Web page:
The Transpolar Drift current – the largest Arctic river – transports materials into the central Arctic Ocean from Siberian Shelf across the North Pole

We passed latitude 87°N in the central Arctic Ocean onboard the RV Kronprins Haakon, not far from the Lomonosov Ridge and only 300 km from the North Pole, hoping to find traces of Siberian Shelf and river water in the Transpolar Drift current. We are sailing against the current, going northward from the Nansen Basin, north of Svalbard into the Amundsen Basin in the search for this specific water or sea ice transported in this current.

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The tiniest do the heavy lifting – Who are they and what do microbes do in the Arctic Ocean?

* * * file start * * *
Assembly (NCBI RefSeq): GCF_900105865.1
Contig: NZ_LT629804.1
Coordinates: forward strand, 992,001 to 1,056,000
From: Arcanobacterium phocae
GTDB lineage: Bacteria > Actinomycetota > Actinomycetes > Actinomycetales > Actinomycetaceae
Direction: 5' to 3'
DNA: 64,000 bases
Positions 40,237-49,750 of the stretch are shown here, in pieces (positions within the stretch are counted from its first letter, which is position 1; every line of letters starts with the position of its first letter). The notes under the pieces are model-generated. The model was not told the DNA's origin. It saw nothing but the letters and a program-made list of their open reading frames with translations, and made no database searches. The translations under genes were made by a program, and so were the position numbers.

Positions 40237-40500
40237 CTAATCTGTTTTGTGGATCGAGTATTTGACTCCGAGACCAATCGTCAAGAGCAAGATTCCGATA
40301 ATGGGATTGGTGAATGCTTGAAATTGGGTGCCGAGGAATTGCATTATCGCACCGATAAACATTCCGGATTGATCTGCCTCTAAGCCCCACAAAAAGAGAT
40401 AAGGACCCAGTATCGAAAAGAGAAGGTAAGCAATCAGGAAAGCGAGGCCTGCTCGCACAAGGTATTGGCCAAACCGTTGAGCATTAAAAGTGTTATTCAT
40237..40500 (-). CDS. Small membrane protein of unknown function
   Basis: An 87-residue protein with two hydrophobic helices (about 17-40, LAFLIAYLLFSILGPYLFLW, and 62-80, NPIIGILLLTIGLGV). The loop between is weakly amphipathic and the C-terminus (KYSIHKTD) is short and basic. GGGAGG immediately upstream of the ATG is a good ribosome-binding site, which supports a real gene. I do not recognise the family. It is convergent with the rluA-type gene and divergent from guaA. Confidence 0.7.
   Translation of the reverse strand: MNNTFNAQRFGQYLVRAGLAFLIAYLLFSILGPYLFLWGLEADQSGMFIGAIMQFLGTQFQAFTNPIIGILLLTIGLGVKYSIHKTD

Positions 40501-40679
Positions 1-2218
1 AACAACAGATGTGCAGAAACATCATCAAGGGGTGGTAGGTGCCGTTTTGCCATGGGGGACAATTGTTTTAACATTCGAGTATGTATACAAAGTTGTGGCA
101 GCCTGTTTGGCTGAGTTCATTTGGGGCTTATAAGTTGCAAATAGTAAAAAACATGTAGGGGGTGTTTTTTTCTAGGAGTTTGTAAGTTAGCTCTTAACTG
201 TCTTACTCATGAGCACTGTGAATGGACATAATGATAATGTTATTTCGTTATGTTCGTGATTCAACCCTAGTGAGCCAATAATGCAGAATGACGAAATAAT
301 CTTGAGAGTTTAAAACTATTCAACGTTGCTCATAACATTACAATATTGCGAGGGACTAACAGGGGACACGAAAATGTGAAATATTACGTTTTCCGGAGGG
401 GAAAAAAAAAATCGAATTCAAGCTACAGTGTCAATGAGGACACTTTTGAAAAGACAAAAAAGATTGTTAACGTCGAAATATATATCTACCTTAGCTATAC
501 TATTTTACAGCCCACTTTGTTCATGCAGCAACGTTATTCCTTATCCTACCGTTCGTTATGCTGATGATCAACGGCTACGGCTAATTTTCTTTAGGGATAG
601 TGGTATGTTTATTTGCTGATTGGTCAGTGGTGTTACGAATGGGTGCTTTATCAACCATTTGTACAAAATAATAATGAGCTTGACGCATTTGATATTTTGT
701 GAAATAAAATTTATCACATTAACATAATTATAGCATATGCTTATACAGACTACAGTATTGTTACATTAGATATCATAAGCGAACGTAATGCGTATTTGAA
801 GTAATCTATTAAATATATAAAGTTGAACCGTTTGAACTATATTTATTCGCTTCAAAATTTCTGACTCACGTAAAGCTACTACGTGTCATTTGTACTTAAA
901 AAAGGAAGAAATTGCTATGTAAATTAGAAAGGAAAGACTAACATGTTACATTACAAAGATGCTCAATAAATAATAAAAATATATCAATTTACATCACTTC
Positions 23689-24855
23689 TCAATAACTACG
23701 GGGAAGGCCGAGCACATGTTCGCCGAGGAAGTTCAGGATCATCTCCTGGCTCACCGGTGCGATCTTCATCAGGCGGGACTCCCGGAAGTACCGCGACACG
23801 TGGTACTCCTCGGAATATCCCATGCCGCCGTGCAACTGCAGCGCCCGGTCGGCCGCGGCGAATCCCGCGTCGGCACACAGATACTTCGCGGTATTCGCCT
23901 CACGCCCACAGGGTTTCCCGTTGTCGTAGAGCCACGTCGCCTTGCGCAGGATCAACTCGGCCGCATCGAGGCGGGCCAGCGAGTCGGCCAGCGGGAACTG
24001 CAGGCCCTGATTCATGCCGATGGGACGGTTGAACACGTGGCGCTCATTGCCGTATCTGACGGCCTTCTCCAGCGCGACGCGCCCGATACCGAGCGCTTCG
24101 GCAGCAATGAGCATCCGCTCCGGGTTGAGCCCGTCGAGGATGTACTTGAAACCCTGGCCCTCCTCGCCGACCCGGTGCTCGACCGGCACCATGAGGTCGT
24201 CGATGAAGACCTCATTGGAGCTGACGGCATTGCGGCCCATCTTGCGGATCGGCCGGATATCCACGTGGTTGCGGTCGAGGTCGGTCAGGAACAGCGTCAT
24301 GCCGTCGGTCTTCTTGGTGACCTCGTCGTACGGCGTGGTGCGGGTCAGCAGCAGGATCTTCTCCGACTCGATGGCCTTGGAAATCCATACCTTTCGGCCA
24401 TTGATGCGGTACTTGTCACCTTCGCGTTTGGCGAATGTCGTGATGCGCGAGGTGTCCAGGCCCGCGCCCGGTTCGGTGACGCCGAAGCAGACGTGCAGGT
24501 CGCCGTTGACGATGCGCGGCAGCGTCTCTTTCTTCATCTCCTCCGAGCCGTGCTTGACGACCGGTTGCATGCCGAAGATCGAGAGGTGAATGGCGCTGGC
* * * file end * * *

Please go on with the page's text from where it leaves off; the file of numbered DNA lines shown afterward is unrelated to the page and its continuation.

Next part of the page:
A microbe? That’s an organism whose body is made of a single cell. Some microbes like bacteria are cells that look completely different from our own body cells, whereas others are built just like our own cells are. The biodiversity in microbes is staggering. Almost all of the genetic diversity we find on Earth is encoded in microbes and their appearance can be as different as worms and elephants! Microbes are everywhere. If you could miraculously remove all other organisms on Earth and at the same time make the microbes become visible with your naked eye, you would still see the contours and whereabouts of all the plants and animals and landscape around them! In the ocean alone, there are a million times more microbes than stars in the entire universe!

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